The invention as defined herein is a container comprising means defining a pocket for receipt of articles, the pocket extending across substantially a full width of the means and the means including a front panel and a rear panel. A connecting flap attached along a fold line to an edge of the rear panel has a width less than the width of the pockets such that the connecting flap can be inserted in the pocket of a second container placed behind the first container when the connecting flap is folded backwards on the fold line. The fold line is preferably parallel to and spaced from edge of the pocket defined by the front panel, whereby the first container is attachable neatly in registry with the second container and movable out of registry with the first container until such time as a part of the flap engages a part of the pocket, e.g., the pocket defining edge of the front panel abuts the fold line. This movement exposes an edge of the second container and/or an article in the pocket thereof. The connecting flap can also be arranged to abut the pocket by bottoming out in the pocket by the distal end of the connecting flap. Whether abutting by the fold line meeting the opening edge of the pocket or by the distal end of the flap bottoming out in the pocket, in either case the first and second containers are displaceable out of registry for a limited distance and upon further movement become fixed together.
The container can be a folder with a pocket dimensioned for the receipt of sheet materials, or can have a plurality of pockets, at least one of the pockets being dimensioned for receipt of the connecting flap. The container and its respective parts are preferably parts of an integral sheet that is cut and folded to define the pocket and the connecting flap. A front panel is preferably attached to the rear panel along at least one side defining the pocket, and preferably along three sides. One or more gluing tabs can be folded around from the front or rear panel forming the pocket, to define the three closed sides of the pocket. The filing containers as so disclosed can be arranged such that the fold line is at a top edge of the front panel or a side edge of the front panel, whereby the rear container is either lifted or pulled transversely out of registry with the stack, respectively.
The pockets and the articles therein are preferably standard size elements, for example dimensioned as standard file elements for familiar articles in sizes of 3×5, 4×6, 5×7, 8×10, 8.5×11, 8.5×13, 8.5×14 inches or other standard sizes such as international A4 size. Similar standard dimensions are appropriate for computer diskettes or the like, for example having pockets for articles of 3.5, 5.25 or 7.5 inches width, and the pockets being dimensioned to expose a labeled edge at the top of a diskette.
In addition to the concept of individual telescoping containers, the invention also concerns a telescoping filing system, comprising a plurality of such filing containers, each having means defining at least one pocket for receipt of articles, the means including a front panel, a rear panel and a connecting flap joined along a fold line to an edge of the rear panel, each connecting flap movably mating with a corresponding pocket over a limited displacement, the connecting flap having a width less than the width of the pocket, the connecting flap of a first set filing container being fittable in the pocket of a second set filing container placed behind the first filing container when the connecting flap of the first filing container is folded backwards on the fold line. The flap of the rearmost container can be folded forwardly into the pocket of the foremost container binding the containers in a discrete package. The fold line is parallel to and spaced from an edge of the pocket defined by the front panel, whereby said first filing container is attachable in registry with the second set filing container by placing the connecting flap of the first filing container in the pocket of the second filing container. The second filing container can be movable out of registry with the first until the pocket defining edge of the front panel abuts the fold line, or until the connecting flap bottoms out in the pocket, in either case exposing the second filing container along an edge thereof and then fixing together the first and second containers.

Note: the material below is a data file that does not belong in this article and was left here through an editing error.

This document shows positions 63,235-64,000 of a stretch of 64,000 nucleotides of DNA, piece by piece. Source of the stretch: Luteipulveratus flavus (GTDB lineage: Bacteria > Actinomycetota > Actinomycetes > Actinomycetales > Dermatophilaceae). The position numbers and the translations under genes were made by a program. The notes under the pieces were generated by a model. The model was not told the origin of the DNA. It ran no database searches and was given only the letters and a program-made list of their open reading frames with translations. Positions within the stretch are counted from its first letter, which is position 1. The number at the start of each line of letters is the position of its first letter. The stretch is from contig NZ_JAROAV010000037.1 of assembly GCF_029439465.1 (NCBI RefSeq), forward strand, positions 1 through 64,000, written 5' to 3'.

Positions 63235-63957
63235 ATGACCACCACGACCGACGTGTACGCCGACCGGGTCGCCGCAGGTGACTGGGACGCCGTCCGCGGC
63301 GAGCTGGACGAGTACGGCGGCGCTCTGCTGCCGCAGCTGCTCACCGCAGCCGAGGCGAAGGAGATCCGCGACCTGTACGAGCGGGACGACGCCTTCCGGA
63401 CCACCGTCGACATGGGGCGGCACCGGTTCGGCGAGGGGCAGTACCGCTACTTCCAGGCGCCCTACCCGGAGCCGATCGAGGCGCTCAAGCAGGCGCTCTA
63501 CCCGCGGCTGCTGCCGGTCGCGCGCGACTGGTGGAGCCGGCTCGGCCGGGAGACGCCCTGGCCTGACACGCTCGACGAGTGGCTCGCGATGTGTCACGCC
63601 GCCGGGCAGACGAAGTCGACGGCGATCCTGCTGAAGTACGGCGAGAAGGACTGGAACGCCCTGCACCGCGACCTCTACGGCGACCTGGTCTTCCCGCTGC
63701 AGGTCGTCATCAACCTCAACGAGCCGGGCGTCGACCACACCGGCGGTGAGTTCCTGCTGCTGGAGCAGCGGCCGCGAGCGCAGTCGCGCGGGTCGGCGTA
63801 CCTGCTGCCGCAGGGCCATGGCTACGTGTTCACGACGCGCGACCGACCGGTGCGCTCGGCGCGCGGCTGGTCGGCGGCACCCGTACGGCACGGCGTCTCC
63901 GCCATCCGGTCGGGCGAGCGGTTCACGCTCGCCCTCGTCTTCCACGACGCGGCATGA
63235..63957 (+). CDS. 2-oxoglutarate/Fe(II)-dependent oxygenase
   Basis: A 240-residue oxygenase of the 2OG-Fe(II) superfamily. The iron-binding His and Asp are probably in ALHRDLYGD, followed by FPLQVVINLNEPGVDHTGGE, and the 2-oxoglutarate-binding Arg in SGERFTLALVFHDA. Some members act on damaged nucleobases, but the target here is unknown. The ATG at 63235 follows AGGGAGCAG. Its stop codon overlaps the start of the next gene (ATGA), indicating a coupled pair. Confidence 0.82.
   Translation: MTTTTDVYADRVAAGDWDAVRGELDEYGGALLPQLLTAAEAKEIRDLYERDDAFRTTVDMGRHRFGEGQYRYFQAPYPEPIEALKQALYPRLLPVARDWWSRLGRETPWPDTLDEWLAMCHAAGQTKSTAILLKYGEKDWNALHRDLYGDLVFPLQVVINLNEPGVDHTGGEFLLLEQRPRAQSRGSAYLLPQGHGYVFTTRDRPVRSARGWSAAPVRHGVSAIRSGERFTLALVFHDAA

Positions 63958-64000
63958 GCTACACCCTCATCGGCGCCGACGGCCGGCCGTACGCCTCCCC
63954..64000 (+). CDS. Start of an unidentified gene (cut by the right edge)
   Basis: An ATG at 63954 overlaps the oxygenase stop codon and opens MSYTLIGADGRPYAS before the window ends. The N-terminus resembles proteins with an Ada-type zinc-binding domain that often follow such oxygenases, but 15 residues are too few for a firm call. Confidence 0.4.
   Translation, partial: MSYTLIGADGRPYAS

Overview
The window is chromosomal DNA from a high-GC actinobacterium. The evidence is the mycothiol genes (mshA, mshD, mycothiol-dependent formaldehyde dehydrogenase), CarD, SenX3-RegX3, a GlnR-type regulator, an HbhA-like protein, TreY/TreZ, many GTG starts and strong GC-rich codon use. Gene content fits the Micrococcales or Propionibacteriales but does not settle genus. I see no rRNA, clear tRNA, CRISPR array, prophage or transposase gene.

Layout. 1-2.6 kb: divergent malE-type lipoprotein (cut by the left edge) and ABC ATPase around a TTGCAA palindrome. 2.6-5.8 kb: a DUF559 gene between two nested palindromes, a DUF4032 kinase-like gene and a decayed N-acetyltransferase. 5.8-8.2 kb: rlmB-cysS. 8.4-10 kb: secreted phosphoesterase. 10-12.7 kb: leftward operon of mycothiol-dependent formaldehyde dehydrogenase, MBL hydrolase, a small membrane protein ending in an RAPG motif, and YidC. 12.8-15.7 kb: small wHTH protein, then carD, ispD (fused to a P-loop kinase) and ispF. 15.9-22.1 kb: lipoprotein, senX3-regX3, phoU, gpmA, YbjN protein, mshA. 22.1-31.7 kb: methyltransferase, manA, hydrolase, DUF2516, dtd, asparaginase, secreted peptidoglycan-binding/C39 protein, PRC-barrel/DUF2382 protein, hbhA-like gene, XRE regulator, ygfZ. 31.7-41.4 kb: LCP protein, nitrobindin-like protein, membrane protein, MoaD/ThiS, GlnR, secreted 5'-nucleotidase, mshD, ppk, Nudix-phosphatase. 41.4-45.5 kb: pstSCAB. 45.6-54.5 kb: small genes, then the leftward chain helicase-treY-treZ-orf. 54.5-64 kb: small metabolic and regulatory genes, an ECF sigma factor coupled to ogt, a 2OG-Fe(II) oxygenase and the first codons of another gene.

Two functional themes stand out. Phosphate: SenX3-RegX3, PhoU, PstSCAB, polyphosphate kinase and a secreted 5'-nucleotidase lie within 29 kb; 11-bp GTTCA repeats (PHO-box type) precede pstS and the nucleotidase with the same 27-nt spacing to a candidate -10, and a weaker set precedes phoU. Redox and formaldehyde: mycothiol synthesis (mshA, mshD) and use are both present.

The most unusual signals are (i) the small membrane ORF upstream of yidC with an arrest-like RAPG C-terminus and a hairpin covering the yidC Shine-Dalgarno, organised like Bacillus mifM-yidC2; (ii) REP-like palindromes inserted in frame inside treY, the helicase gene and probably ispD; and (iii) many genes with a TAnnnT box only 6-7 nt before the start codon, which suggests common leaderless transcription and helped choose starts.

An outer enclosure is preferably provided for receiving a plurality of said filing containers, the outer enclosure holding the filing containers in registry until a rear one of the filing containers is drawn out of registry. The outer enclosure can be a larger version of the filing container, having the same pocket and connecting flap arrangement and being attachable in registry to other such outer enclosures in the same manner as the filing containers were attachable to one another. The filing containers can be elements of a filing cabinet, for example a hanging drawer system. The filing containers can likewise be elements of a briefcase. In each case, the telescoping filing arrangement is a neat and effective accommodation of the needs to compactly store items in registry, and to enable viewing of labeled edges of the items.